(Reuters Health) - Mobile and interactive media offer a range of education and entertainment options for toddlers and parents, but more research on their impact is needed, according to a review of existing studies.
"Mobile devices, because of their portability and interactive components, are introducing media into all aspects of children's experience and deserve serious attention and research," write Dr. Jenny Radesky and her colleagues from Boston Medical Center in the journal Pediatrics.
The new media addressed in the report differs from television, because mobile and interactive media include games, videos and educational apps, they write.
"Recommendations for use by infants, toddlers, and preschool-aged children are especially crucial, because effects of screen time are potentially more pronounced in this group," the researchers write.
The American Academy of Pediatrics (AAP), which publishes the journal Pediatrics, recommends that television and other entertainment media should be avoided among children younger than age two years.
"A child's brain develops rapidly during these first years, and young children learn best by interacting with people, not screens," according to the AAP website.
Some interactive media may be beneficial for young children, the researchers write, pointing to one study which found apps that operate like videophones are as effective as real-life interactions at teaching language to two-year-old children.
Other research suggests some interactive apps may also improve literacy skills, but the accompanying sounds and visual effects may hurt their comprehension, they write.
A balance between the two is needed to encourage learning, they add.
The researchers also caution that while interactive and mobile media may help parents in the short term by distracting children, it may be detrimental in the long term because children need to learn to regulate their behavior.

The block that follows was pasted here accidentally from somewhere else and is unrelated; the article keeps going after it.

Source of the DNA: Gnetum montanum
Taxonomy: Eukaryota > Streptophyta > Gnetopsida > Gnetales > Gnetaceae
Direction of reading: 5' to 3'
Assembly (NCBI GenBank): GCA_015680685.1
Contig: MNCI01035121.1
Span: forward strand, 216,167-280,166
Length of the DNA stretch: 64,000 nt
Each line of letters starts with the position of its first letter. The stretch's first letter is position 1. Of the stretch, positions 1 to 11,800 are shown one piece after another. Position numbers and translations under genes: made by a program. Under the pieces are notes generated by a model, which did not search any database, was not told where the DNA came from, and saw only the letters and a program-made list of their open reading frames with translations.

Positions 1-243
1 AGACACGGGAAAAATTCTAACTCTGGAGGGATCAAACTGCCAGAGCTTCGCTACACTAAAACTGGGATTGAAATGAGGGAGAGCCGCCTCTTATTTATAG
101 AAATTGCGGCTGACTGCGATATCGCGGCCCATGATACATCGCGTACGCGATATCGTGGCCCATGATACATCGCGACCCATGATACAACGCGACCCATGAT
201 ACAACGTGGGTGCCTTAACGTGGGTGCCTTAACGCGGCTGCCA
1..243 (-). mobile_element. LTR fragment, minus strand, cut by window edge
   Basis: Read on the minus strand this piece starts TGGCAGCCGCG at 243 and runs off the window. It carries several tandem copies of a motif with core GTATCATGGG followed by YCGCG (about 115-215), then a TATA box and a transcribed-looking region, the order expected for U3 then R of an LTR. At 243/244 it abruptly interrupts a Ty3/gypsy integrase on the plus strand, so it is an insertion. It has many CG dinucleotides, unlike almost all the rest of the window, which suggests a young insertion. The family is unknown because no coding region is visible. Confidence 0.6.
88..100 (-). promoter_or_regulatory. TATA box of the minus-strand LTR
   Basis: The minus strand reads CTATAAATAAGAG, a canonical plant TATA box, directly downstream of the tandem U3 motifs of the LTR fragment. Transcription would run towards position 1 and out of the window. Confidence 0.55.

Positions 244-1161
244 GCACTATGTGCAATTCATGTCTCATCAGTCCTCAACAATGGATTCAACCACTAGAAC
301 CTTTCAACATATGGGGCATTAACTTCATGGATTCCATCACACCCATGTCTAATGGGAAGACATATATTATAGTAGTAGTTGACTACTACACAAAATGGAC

Giving children mobile and interactive media may also lead to fewer in-person interactions with other kids and displace activities that help build other needed skills.
"On the other hand, videophone apps may enhance interpersonal connections by allowing children to maintain face-to-face interactions with distant family members or during military deployment," they write.
While more research is needed, the review's authors suggest that doctors talk with parents about interactive media and encourage parents to use the media with their children.
"Parents should be encouraged to try a game or app first, play it with the child, and ask the child about it afterward to see what he or she is learning," they write. "Clinicians should strongly emphasize the benefits of parents and children using interactive media together."
More research into when and how children learn from interactive media is needed, the researchers write - along with research into children's behaviors tied to the media use.
"Until more is known, pediatric providers can offer guidance on preserving quality, connected family interactions, whether through 'unplugged time' or a designated family hour, and how to establish healthy childhood media habits from early childhood," they add.